4 February 2021

Alessandro Magnasco - painter

Artist known for eerie scenes and lifelike figures

Magnasco's self-portrait, which he painted as a young man
Magnasco's self-portrait, which he
painted as a young man
The painter Alessandro Magnasco, who became famous for populating eerie landscapes with exaggeratedly realistic figures to illustrate the darker sides of society in his lifetime, was born on this day in 1667 in Genoa.

He specialised in wild and gloomy landscapes and interiors, often crowded with figures such as bandits and beggars, sometimes soldiers, monks or nuns in chaotic scenes, and acquired a substantial following.

His work was especially popular with wealthy families in Milan and Florence, where he worked primarily, and regular lucrative commissions enabled him to become wealthy himself.

Magnasco’s father, Stefano, was a modestly successful painter in Genoa and it is likely Alessandro would have remained in the Ligurian city had his father not died suddenly when he was only three years old.  Instead, when he was old enough, he was sent to Milan in the hope that he would learn about commerce and forge a career as a businessman.

However, Magnasco inherited his father’s love of painting and realised there were opportunities to pursue his passion in Milan, persuading his patron to pay his expenses while he took up an apprenticeship with Filippo Abbiati, a prominent painter of the mannerist school.

By the 1690s, Magnasco had established himself as a portrait painter, apparently going under the name Lissandrino. Within only a few years, though, he was producing the kind of work for which he would become much better known. In fact, his first signed work, Meeting of Quakers (1695) depicted one of the scenes from contemporary life that gained him so many fans.

Meeting of Quakers (1695) was typical of the Magnasco works depicting real-life scenes
Meeting of Quakers (1695) was typical of the
Magnasco works depicting real-life scenes
Set against the backcloth of a dark, dingy room, the painting shows a large audience listening to a speaker, many of the individual figures set in a pose that is realistic in an accentuated way.

In subsequent works, Magnasco would depict soldiers in barracks, worshippers squeezed into small churches, robbers holding clandestine meetings in the shadow of ancient ruins, or chained prisoners in overcrowded jails.  Sometimes, he would paint scenes of natural catastrophes, such as The Exorcism of the Waves (1735), which shows a boat breaking up and its crew in the water as it is dashed against rocks by a violent storm.

Experts believe Magnasco to have been influenced by several other painters. In addition to Abbiati, they point to his Venetian contemporary Sebastiano Ricci, fellow Genovese Domenico Piola and Gregorio de Ferrari, and the Milanese painter il Morazzone.  Some have seen echoes of  the flamboyantly unorthodox Salvator Rosa's landscapes.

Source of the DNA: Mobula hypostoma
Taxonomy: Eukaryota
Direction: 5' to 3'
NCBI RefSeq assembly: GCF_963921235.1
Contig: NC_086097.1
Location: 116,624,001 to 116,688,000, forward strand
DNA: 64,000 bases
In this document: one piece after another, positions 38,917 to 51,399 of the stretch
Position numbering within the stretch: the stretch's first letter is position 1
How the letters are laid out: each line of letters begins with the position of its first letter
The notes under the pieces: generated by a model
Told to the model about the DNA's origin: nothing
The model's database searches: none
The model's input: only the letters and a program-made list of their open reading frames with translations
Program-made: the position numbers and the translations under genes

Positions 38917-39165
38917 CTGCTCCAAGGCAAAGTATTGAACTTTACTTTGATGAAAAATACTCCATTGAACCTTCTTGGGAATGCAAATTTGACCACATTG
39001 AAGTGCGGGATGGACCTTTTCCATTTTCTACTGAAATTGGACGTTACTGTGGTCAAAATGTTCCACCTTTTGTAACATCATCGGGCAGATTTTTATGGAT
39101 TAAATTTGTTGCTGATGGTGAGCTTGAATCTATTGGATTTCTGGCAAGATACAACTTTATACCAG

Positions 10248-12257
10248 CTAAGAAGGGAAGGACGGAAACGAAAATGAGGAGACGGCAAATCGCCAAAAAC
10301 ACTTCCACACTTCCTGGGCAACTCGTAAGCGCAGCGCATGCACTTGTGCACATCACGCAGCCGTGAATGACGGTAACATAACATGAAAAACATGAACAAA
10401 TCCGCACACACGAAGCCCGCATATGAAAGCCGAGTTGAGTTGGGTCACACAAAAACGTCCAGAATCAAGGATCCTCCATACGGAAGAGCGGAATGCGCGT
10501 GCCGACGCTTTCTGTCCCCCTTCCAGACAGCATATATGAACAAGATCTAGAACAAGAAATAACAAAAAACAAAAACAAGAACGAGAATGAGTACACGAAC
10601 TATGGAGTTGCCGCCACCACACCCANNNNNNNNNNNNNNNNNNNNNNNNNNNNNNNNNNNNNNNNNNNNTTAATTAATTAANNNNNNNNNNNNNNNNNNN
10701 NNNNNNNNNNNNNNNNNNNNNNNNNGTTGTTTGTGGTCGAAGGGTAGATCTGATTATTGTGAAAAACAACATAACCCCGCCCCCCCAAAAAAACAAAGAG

Two of the Venetian Guardi brothers - Gianantonio and Francesco - as well as Ricci’s nephew, Marco are among the painters who may have been influenced by Magnasco’s style

Magnasco's graphic Interrogations in Jail, painted between 1710 and 1720
Magnasco's graphic Interrogations in Jail, painted
between 1710 and 1720
Magnasco’s clients in Milan included Giovanni Francesco Arese, said to have owned at least 22 of his paintings, while in Florence in the early years of the 18th century he was favoured by the Medici family, notable Grand Duke Cosimo III and Grand Duke Giovanni Gastone Medici.  When he returned to Milan, his success continued, this time through a series of commissions from the city’s Austrian governor, Gerolamo di Colloredo. 

One city where he was unable to make a widely favourable impression, however, was his home city of Genoa, where his work was seen as too raw and unfinished, his lines too bold and stark compared with the traditional Genovese masters.

Stricken by tremors in his hands in his later years, which made it impossible for him to hold a brush, Magnasco died in Genoa in 1749 at the age of 82.

Tall apartment buildings cling to the hillside rising from Genoa's port and shipyards
Tall apartment buildings cling to the hillside
rising from Genoa's port and shipyards
Travel tip:

The port city of Genoa (Genova), the capital of the Liguria region where Magnasco was born and died, has a rich history as a powerful trading centre with considerable wealth built on its shipyards and steelworks, but also boasts many fine buildings, many of which have been restored to their original splendour.  The Doge's Palace, the 16th century Royal Palace and the Romanesque-Renaissance style San Lorenzo Cathedral are just three examples.  The area around the restored harbour area offers a maze of fascinating alleys and squares, enhanced recently by the work of Genoa architect Renzo Piano, and a landmark aquarium, the largest in Italy.

The Palazzo Rosso art gallery houses works by a host of famous names
The Palazzo Rosso art gallery houses
works by a host of famous names
Travel tip:

Genoa has a number of outstanding art galleries, of which the Museo Palazzo Rosso and the Museo Palazzo Bianco are two of the most important, both housed in grand palaces. The Palazzo Rosso, donated to the city by the Duchess of Galliera at the end of the 19th century, is home to works by the Venetian artists Tintoretto and Veronese as well as celebrated local artists and also Van Dyck, who had a close association with Genoa.  The Palazzo Bianco was built by the Grimaldi family and also presented to the city by the Duchess of Galliera. It is home to a vast collection of European paintings, dating from the 12th to the 17th centuries. 

Also on this day:

1676: The birth of Baroque composer Giacomo Facco

1875: The birth of patriot and irredentist Cesare Battisti

1892: The birth of playwright Ugo Betti

2014: The death of soldier and writer Eugenio Corti


Home


No comments:

Post a comment